The first thing we have to understand about capital markets is that they like ‘stability.’ Countries that offer capital stability, obtain it. Countries that don’t, invariably, lose it.
What Britain’s decision to leave the EU may have done to its commercial capital markets is destabilise them.
The referendum will have raised 4 key questions in the minds of investors:
- The impact on labour – the referendum could well lower the supply of labour from other parts of Europe which could impact the country’s competitiveness in products and services and thereby reduce demand for them.
- The impact on commercial property values – given the political uncertainty the vote brings with it, and the diminished role London may play in providing capital access for Europe, businesses could exit Britain. If business exits, the current value of commercial property could well too. This is a situation that investors will want to safeguard and hedge against and it could see them seek alternative avenues of investment.
- The impact on currency – Britain’s pound has dropped to its lowest levels since 1985. And while the currency has since rallied, its movements have largely been downward. A fall in currency may well be accompanied by a fall in commercial capital investment; a reason why investors in this sector may draw their money out of Britain.
- The impacts of BREXIT on commercial property funds have started to hit home
The truth about funds investing in commercial property – they had started to show vulnerability in the months before Britain’s June 23 referendum.
Last week, however, BREXIT’s full impacts started to hit home.
Standard Life, shut down its $2.9 billion commercial capital fund citing ‘exceptional marketing circumstances’ – following the rush of BREXIT withdrawals.
The £2.9bn fund, which invests in commercial properties including shopping centres, warehouses and offices, is thought to be the first UK property fund to suspend trading since the 2007-2009 financial crisis, when some of the biggest names in investment management stopped withdrawals because they did not have the money to repay investors.
Two days later, on July 7th, the Financial Times reported that Henderson Global Investors had also suspended its fund in response to client redemptions.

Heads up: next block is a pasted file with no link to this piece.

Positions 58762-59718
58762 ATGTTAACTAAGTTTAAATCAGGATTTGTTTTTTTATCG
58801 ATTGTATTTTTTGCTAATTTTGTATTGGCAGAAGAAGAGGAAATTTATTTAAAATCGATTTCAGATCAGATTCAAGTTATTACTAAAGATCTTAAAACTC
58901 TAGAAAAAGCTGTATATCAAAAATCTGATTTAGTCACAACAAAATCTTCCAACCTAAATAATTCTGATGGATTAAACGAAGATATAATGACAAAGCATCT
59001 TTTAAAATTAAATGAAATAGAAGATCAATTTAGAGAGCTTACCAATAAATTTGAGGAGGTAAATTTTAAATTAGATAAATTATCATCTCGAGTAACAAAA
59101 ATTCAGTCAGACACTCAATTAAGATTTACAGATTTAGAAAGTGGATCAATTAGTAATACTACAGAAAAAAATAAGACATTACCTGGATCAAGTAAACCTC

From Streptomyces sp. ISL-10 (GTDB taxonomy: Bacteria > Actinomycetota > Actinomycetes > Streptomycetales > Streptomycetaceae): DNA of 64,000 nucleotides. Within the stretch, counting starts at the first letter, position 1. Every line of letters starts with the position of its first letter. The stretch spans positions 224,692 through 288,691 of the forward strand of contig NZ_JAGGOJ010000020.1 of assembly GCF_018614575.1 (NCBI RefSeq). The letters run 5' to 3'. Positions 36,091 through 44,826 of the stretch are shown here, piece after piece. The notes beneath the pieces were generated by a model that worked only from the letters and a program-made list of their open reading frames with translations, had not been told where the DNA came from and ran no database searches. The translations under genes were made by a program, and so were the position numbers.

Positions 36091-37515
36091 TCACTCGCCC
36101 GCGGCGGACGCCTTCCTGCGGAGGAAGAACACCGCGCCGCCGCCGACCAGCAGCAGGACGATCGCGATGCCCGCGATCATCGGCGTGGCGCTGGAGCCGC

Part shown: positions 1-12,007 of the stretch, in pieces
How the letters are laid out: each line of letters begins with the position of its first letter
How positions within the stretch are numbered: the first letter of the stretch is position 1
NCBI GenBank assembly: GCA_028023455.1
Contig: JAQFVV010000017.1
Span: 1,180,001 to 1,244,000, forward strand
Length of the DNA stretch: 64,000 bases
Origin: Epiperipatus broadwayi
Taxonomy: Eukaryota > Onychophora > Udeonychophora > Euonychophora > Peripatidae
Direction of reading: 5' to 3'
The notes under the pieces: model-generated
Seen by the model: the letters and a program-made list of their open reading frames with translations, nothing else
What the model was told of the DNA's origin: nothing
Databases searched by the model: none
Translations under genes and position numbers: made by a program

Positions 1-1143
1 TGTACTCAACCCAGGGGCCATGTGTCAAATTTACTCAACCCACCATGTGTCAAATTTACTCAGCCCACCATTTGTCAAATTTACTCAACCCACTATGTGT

The FTSE 250-listed asset manager said in a statement: “Despite a strong underlying portfolio, the decision was taken to exceptional pressures on the funds as a result of uncertainty to the EU referendum and the recent suspension of other direct property funds.”
M&G and Aviva have also confirmed decisions to suspend their funds to prevent redemptions.
Investors want their investments redeemed not reallocated
Challis Capital reminds its readers of this key point.
The decision to redeem funds is not a decision to reallocate them – just yet.
However, while we are quite confident that Australia’s commercial capital market will not be negatively impacted by BREXIT (our market vulnerabilities skew to political, social and economic events in China and the US), we feel the commercial property market here could benefit once the investor action to redeem stabilises.
When this occurs, the major funds will likely want to redeploy capital to both Britain and other parts of the world including Australia where political and economic certainty is relatively more stable.
Australia, despite the election result where the Liberal party regained power with a slim majority, promises good stability and certainty relative to many other nations who compete for commercial capital.
With business growth and other economic factors pointing in the right direction, commercial activity, particularly in property development and construction finance should continue unabated.
If you would like to enquire about project finance, do get in touch with us for a private and confidential discussion. You can call us direct on 1300 010 171
Challis Capital Partners is a private capital, equity and debt advisory. What we do is offer unparalleled access to end-to-end expertise in the area of capital, debt and equity acquisition, management and review. To learn more, visit us at https://www.challiscapital.com.au